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JAMA 100 Years Ago
October 6, 2010


JAMA. 2010;304(13):1503. doi:10.1001/jama.2010.1295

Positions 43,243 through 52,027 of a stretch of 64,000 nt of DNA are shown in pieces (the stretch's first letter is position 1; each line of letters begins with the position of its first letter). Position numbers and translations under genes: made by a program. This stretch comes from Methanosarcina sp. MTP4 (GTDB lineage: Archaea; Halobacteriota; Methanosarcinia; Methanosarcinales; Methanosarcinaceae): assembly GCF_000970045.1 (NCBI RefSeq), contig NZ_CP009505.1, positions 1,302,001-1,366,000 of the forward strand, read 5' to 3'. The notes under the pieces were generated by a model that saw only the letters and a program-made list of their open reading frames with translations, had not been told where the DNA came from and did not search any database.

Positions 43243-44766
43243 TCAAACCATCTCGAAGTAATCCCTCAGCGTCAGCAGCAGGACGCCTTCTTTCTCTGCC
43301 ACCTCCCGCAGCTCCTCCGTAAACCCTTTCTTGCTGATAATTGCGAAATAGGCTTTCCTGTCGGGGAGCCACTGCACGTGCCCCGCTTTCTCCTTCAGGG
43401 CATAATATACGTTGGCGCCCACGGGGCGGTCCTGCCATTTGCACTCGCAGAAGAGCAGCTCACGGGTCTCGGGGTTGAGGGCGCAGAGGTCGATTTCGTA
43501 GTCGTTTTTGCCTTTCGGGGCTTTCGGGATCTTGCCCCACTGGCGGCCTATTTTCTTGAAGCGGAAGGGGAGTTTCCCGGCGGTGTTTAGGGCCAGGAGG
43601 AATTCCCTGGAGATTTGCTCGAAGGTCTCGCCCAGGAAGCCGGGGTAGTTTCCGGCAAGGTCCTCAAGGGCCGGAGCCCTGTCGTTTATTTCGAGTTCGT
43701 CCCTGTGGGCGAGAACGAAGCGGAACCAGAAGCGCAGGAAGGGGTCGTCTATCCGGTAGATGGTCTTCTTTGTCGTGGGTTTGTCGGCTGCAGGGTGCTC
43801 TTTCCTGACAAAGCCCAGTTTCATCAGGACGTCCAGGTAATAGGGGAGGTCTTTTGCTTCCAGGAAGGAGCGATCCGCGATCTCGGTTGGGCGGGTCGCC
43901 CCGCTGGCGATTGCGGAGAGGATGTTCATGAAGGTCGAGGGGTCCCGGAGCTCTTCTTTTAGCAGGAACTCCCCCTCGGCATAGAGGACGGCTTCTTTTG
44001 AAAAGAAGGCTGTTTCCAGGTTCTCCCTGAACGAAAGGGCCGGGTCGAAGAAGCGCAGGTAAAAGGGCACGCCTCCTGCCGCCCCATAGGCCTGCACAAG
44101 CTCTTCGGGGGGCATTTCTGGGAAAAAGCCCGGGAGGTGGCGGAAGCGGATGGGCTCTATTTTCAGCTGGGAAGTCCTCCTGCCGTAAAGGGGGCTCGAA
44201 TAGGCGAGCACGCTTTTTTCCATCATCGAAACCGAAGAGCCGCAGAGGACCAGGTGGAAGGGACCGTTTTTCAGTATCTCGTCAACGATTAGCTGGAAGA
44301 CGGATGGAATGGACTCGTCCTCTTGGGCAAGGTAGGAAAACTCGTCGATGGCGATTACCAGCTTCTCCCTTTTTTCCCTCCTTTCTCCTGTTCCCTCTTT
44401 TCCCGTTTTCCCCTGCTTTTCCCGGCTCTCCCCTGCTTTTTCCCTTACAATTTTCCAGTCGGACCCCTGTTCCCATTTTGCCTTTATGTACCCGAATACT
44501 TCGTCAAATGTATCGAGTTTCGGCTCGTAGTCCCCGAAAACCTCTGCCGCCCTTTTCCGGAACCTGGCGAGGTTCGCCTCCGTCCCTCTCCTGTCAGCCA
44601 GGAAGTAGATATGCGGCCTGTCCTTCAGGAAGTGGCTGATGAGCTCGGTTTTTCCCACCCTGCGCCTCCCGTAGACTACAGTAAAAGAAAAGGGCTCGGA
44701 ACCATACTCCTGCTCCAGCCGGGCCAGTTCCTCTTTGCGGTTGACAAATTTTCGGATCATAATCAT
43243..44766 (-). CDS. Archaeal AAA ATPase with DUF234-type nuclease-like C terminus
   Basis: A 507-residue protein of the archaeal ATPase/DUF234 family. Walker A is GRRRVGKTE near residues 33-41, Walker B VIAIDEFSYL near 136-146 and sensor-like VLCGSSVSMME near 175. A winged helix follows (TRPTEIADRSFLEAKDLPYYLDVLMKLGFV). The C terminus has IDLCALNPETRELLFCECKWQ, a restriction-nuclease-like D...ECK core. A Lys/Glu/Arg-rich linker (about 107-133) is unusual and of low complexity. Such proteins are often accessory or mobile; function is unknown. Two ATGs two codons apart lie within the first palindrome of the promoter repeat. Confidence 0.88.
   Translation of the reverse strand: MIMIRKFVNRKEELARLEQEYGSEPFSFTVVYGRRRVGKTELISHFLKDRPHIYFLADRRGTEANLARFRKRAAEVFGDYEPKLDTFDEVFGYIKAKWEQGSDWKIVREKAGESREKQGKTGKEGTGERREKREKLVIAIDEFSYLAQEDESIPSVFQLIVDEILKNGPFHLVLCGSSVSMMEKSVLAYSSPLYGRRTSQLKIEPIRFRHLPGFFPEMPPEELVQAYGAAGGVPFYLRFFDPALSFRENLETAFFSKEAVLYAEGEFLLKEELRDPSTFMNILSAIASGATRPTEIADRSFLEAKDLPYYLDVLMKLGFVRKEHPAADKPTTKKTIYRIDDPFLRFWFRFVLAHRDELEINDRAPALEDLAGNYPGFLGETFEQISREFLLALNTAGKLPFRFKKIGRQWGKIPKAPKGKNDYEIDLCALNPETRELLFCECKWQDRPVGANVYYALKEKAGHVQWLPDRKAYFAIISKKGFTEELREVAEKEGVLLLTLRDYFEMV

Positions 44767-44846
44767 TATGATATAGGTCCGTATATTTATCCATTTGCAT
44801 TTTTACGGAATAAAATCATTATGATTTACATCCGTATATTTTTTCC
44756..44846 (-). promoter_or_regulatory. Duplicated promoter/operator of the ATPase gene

The importance of vital statistics to the family, to the state, and to medicine, can hardly be overestimated. The physician, the representative of the science of medicine is, except in instances, the only member of society who can supply information in regard to causes of deaths and the presence of infectious diseases. As it is of very great importance to the family that its births, deaths, and cases of infectious diseases be legally recorded, and as the family presumably pays for the physician's services, the physician, therefore, should not consider his services fully performed nor that he is entitled to his fee until the certificates which are of such great importance are duly made. And again, the physician should remember when reporting vital statistics, that he is giving obedience to the statutes of his state, on which he depends for protection; that he is protecting the helpless; that he is doing a general good, and that he is serving the science of medicine.